Take company cars as an example.  Again, this is hardly virgin ground, precisely because quite a few companies do provide cars to certain employees (as taxable fringes).  Section 132(f) carefully lays out the limits on the "qualified transportation fringe" exclusion, and company cars simply do not fit the bill.  For one thing, such a car would not meet the definition of "commuter highway vehicle" required in the Code, and even if it did, the exclusion is limited to $175 per month.  Unless the indictees can show that, say, their company cars were valued at $500 per month and the employees dutifully included $325 per month ($500 minus $175), they are still in violation of the law.
 
On all of these questions, there are no legal gaps that have not been filled long ago.  If there were wiggle room on any of this, the Manhattan DA certainly would not have included these charges, especially in a criminal case.

Again, a company is absolutely free to provide any of these perks to any employee on whom it wishes to bestow special favors.  The employee, however, must choose between receiving the perk and paying taxes on it or refusing the perk.  It is not a tax-free fringe benefit.

Most importantly, the New York indictment does not attempt to nail someone for making an honest mistake or for a one-time violation of a vague tax provision.  The prosecutors lay out an elaborate, fifteen-year-long scheme by which Trump's employees were provided taxable benefits on which they did not pay taxes (even as the business deducted those expenses).  This is a planned set of criminal acts, by which people avoided paying millions of dollars in taxes.

At this point, those among Trump's supporters who would previously have picked up the pitchforks to go after someone like Helmsley have decided that anything that Trump does -- even shifting taxes onto The Little People -- is fine by them.  For the rest of the country, however, this is what the arrogance of the wealthy looks like.  It is why tax evaders are not sympathetic defendants.  People do not like paying taxes, but they have no choice; and slick New Yorkers who try to get away with tax evasion are rightly reviled.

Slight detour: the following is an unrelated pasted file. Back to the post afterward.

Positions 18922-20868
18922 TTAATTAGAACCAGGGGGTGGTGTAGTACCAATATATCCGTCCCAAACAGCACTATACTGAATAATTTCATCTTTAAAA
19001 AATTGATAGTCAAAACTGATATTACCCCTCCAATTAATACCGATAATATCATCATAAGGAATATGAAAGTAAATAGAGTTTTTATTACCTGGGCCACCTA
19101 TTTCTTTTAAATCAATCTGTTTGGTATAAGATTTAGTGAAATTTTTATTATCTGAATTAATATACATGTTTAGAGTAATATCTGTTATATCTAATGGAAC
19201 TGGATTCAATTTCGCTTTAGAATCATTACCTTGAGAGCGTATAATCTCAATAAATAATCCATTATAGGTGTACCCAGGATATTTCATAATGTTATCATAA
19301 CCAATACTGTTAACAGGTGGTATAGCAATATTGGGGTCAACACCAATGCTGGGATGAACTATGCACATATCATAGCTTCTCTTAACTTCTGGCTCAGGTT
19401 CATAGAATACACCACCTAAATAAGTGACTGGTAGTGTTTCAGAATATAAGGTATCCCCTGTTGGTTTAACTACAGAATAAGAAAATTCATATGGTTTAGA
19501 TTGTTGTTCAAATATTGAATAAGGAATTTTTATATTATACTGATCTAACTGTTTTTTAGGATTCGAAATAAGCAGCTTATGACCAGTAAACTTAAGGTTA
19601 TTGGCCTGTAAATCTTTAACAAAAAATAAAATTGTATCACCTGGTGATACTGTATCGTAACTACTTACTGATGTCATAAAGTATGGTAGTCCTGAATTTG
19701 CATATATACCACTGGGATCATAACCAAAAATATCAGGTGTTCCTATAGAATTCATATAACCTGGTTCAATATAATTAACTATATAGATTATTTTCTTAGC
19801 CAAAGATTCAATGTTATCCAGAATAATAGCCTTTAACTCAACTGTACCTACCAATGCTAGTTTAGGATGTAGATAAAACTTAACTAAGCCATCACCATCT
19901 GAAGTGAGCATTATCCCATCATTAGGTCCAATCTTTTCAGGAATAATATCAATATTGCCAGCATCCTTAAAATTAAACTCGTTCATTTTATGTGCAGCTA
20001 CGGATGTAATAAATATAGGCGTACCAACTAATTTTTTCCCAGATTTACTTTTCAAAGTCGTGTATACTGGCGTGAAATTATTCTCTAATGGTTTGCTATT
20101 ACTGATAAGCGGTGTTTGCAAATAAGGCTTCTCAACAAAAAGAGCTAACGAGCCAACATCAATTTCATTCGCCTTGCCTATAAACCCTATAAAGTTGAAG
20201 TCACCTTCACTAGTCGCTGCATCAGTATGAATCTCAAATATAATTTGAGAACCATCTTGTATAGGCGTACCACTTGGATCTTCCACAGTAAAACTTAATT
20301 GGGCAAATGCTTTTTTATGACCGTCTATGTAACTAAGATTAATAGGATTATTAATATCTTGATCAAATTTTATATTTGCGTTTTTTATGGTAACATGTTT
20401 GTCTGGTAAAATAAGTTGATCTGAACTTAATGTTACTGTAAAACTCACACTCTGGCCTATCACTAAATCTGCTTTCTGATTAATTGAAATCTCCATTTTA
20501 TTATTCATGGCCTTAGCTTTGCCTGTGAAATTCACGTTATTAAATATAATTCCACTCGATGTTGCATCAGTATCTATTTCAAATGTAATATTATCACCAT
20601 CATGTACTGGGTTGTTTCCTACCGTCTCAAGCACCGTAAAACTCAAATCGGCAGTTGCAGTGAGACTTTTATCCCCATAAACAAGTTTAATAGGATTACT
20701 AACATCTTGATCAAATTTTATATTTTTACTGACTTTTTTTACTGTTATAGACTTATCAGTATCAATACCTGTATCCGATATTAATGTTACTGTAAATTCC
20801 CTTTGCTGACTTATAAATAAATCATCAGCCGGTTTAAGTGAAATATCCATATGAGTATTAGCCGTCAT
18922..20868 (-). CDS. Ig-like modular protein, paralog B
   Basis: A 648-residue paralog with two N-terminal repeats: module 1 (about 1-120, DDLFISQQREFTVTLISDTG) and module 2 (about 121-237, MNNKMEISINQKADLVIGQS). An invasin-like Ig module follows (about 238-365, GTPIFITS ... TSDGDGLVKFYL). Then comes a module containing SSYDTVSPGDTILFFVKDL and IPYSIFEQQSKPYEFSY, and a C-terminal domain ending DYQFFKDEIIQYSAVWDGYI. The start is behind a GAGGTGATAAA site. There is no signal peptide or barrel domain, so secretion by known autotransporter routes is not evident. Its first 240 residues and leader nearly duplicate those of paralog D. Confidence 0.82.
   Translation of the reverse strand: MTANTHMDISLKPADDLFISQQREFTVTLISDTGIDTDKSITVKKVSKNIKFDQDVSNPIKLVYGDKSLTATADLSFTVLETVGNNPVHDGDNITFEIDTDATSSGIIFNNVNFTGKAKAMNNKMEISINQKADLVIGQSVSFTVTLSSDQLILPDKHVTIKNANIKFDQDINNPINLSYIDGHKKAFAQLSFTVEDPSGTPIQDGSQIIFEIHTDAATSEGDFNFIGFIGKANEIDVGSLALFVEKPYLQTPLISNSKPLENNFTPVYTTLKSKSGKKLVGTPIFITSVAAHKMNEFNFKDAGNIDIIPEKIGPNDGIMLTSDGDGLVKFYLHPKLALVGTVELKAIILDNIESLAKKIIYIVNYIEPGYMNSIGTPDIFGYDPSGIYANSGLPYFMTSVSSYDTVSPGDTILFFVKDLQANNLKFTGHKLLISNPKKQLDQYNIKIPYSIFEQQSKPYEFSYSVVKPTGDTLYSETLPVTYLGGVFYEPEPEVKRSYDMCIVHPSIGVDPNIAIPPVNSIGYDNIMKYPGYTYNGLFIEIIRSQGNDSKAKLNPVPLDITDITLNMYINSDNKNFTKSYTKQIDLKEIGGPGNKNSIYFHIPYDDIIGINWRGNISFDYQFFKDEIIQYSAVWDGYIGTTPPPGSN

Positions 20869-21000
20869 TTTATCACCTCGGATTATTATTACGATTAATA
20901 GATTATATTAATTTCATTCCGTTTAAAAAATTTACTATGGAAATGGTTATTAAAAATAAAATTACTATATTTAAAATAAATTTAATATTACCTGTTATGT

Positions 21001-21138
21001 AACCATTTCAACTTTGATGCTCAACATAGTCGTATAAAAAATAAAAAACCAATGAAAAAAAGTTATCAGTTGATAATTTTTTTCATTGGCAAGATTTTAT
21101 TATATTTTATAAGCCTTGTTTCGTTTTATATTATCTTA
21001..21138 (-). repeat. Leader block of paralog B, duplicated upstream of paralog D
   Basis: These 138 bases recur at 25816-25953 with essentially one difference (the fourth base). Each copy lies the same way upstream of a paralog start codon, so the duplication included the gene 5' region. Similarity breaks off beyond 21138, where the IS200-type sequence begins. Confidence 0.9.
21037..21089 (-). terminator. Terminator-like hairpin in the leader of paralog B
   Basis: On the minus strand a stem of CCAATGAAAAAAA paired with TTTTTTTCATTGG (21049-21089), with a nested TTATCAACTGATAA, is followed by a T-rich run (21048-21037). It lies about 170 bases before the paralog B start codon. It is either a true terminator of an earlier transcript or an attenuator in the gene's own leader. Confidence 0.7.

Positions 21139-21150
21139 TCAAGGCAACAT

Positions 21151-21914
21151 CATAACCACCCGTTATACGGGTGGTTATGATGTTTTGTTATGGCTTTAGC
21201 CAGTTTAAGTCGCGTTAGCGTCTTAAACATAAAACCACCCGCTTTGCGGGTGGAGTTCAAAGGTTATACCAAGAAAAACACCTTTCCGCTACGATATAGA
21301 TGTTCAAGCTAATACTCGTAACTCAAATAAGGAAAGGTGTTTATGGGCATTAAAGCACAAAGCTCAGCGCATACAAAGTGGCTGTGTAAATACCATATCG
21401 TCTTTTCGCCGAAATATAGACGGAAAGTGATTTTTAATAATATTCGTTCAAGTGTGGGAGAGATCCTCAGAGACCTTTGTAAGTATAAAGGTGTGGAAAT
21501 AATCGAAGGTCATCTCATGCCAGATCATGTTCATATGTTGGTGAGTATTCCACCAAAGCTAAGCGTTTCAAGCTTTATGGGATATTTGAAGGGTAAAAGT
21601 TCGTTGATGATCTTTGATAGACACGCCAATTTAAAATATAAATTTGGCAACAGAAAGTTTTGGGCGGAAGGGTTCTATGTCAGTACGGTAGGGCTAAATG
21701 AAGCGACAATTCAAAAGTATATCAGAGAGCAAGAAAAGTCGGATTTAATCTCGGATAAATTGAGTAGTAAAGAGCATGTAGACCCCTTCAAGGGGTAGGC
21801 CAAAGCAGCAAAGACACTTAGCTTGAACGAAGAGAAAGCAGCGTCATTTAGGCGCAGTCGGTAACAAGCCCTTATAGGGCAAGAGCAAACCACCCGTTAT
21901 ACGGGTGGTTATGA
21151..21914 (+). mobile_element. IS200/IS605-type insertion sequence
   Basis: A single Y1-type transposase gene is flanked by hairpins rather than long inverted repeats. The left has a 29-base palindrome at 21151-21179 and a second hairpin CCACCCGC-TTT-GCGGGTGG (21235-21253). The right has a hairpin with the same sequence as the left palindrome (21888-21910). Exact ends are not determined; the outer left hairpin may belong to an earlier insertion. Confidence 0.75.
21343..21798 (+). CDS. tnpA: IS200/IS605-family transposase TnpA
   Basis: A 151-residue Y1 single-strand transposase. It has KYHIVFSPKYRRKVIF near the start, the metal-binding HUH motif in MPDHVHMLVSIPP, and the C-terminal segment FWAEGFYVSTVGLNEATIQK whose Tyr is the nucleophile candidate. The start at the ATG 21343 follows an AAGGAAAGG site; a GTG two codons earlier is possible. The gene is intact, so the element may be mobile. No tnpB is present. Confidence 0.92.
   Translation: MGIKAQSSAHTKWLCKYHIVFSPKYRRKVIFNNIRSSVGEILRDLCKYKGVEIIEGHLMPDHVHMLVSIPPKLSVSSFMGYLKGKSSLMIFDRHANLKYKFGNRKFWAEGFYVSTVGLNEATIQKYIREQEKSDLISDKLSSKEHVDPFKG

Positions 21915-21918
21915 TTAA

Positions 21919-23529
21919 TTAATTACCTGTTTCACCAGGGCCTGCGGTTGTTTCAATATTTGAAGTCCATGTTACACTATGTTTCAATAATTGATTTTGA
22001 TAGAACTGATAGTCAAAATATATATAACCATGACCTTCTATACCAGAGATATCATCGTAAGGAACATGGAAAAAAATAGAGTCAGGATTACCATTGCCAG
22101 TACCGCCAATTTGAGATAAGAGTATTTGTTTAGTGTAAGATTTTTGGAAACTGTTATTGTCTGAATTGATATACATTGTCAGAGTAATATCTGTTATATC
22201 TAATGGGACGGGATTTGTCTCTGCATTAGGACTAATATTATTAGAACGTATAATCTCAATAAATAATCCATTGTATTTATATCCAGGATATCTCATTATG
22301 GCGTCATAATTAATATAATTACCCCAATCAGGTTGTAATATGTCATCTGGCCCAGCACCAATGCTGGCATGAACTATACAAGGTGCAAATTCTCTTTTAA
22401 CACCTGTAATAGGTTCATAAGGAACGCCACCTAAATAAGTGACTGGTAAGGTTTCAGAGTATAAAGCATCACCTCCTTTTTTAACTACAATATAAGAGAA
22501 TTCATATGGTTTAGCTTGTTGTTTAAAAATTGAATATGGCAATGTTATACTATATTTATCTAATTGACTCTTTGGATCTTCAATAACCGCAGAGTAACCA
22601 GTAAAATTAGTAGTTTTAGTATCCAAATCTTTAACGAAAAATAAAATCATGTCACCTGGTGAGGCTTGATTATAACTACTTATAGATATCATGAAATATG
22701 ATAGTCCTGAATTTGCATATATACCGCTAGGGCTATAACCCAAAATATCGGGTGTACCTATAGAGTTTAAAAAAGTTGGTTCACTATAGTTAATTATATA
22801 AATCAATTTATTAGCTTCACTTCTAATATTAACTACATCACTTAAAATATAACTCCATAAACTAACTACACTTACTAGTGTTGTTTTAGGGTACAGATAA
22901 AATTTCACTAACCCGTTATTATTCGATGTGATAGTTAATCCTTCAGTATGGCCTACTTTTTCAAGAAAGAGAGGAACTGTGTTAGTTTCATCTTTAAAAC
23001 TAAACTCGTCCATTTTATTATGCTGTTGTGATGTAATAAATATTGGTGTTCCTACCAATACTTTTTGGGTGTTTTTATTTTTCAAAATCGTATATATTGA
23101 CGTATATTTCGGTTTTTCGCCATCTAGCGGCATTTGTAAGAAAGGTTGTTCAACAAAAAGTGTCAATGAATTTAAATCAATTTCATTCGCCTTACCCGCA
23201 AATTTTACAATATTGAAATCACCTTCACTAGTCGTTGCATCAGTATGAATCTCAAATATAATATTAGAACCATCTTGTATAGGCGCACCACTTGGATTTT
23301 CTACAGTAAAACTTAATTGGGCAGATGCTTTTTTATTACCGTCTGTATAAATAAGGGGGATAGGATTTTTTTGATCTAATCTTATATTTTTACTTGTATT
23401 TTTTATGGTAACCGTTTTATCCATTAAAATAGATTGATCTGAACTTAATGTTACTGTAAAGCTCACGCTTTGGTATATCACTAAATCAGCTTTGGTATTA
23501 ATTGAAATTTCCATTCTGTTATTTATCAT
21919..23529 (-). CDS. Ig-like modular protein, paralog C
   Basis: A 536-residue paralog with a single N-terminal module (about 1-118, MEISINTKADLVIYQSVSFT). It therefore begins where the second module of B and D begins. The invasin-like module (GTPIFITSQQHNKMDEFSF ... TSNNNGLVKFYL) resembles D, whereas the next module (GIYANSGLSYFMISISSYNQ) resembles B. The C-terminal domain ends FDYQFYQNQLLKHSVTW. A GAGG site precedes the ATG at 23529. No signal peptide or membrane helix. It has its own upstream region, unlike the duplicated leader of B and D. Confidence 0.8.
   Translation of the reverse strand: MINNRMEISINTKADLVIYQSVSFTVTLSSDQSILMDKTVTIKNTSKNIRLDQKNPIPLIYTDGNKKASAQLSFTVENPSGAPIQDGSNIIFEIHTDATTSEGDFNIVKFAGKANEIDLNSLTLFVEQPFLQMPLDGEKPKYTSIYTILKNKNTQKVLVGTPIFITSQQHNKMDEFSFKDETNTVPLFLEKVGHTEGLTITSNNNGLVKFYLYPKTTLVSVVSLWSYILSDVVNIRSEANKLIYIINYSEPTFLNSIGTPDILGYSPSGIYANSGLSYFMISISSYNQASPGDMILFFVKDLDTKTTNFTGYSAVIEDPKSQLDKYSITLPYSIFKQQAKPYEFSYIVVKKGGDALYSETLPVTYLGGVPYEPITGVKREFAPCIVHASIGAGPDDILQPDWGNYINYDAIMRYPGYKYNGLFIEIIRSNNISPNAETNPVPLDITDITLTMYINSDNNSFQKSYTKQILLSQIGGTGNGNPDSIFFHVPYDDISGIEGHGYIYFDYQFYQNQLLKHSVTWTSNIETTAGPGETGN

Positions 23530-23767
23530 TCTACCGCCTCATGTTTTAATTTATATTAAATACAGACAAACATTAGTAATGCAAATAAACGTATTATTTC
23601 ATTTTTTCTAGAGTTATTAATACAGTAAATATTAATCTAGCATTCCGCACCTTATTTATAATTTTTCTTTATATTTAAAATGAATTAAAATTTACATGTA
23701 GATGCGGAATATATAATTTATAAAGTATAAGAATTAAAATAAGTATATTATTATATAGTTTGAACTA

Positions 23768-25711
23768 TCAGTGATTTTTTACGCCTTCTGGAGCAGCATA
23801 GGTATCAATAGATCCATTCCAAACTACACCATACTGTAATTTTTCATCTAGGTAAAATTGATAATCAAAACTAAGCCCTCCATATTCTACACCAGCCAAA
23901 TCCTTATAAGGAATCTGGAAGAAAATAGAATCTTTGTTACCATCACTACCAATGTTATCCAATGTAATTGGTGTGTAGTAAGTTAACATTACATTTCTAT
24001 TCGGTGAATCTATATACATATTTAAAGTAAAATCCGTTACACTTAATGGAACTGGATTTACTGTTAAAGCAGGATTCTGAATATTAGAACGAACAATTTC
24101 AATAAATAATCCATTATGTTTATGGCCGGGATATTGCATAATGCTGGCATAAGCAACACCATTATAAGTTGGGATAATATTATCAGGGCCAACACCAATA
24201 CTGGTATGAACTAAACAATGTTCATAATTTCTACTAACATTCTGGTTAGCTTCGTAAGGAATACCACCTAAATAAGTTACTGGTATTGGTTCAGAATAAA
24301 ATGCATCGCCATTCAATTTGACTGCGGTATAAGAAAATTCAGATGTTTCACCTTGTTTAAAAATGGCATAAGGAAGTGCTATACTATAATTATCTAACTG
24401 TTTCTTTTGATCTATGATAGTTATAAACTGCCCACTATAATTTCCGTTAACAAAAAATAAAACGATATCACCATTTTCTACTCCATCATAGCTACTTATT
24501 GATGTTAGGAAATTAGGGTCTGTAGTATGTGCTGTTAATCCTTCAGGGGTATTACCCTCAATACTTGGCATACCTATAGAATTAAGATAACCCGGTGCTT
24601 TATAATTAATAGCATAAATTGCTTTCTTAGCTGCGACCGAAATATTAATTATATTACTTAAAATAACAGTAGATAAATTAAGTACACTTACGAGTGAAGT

The DA's case might not be the sexy bombshell that some people hoped it would be.  (Such an indictment might yet be in the works.  Who knows?)  But what makes the case so interesting is that the legal analysis has virtually no gray areas.  TrumpWorld simply decided that the rules do not apply to them.  They were wrong.

5 comments:

Michael Byrnes said...

This post was great!

I had one question about the indictment, which:

1. Alleges a scheme whose purpose was "to compensate Weisselberg and other Trump Org executives in a manner that was off the books."
2. States that Weisselberg was "one of the largest individual beneficiaries" of the scheme.
3. Notes that Weisselberg received $1.76 million in ureported income from this scheme, allowing him to evate a bunch of taxes and fraudulently claim refunds, along with hiding his NYC residence and evading city taxes.

So, multiple people involved, Weisselberg was ONE OF the largest beneficiaries, but the indictment only mentions Weisselberg's money.

Does that suggest that there is more to come? Why indict only Weisselberg now?

kotodama said...

[new nym! f/k/a hardreaders]

@Michael Byrnes

Good questions. Jack Townsend's blog addresses these in more detail. Specifically, his point #3 surmises that larger beneficiaries may include TP himself and his family members.

http://federaltaxcrimes.blogspot.com/2021/07/preliminary-comments-on-trump.html

As to whether corresponding indictments are coming, well, maybe. I'd guess the DA also wants to pursue those, but getting evidence and/or cooperation from Weisselberg first would help facilitate that.

Prof. Shaviro has even more analysis of the indictment over at Just Security.

https://www.justsecurity.org/77331/the-weisselberg-indictment-is-not-a-fringe-benefits-case/

-kd

HuskerDru said...

Wouldn't an (admittedly very technical) exception to the two-sets-of-books rule be where applicable tax law diverges from Generally Accepted Accounting Principles? Of course, in such instances, both sets of accounts would be transparently available both to external auditors and the relevant tax authorities.

Michael A Livingston said...

I think the larger problem is that these behaviors were apparently going on for quite some time, and nobody—including some extremely competent prosecutors’ offices—thought them worth prosecution. So it is very hard to escape that these are political prosecutions. I don’t think the opinions of Ari Melber of Rachel Maddox, who work for a network whose business model essentially requires them to attack Trump at all times, are especially relevant here.

Greg said...

I think there actually ARE good reasons to exercise a certain amount of leniency towards your political rivals (or even some non-rival political actors.) The first is that avoiding the impression of pursuing a criminal case against your political rivals has negative effects on the country as a whole. The pardon of Richard Nixon comes to mind as effectively a choice not to prosecute that helped the country to heal.

The other reason is that no one can be truly, perfectly non-partisan. As a result, there is a reasonable argument to exercise leniency towards your political rivals in borderline cases, as a way to avoid succumbing to hidden political biases.

None of this is to say that the tax cases against President Trump necessarily qualify for the above forms of leniency (particularly the latter) but as a general rule, a certain amount of leniency towards political rivals is appropriate.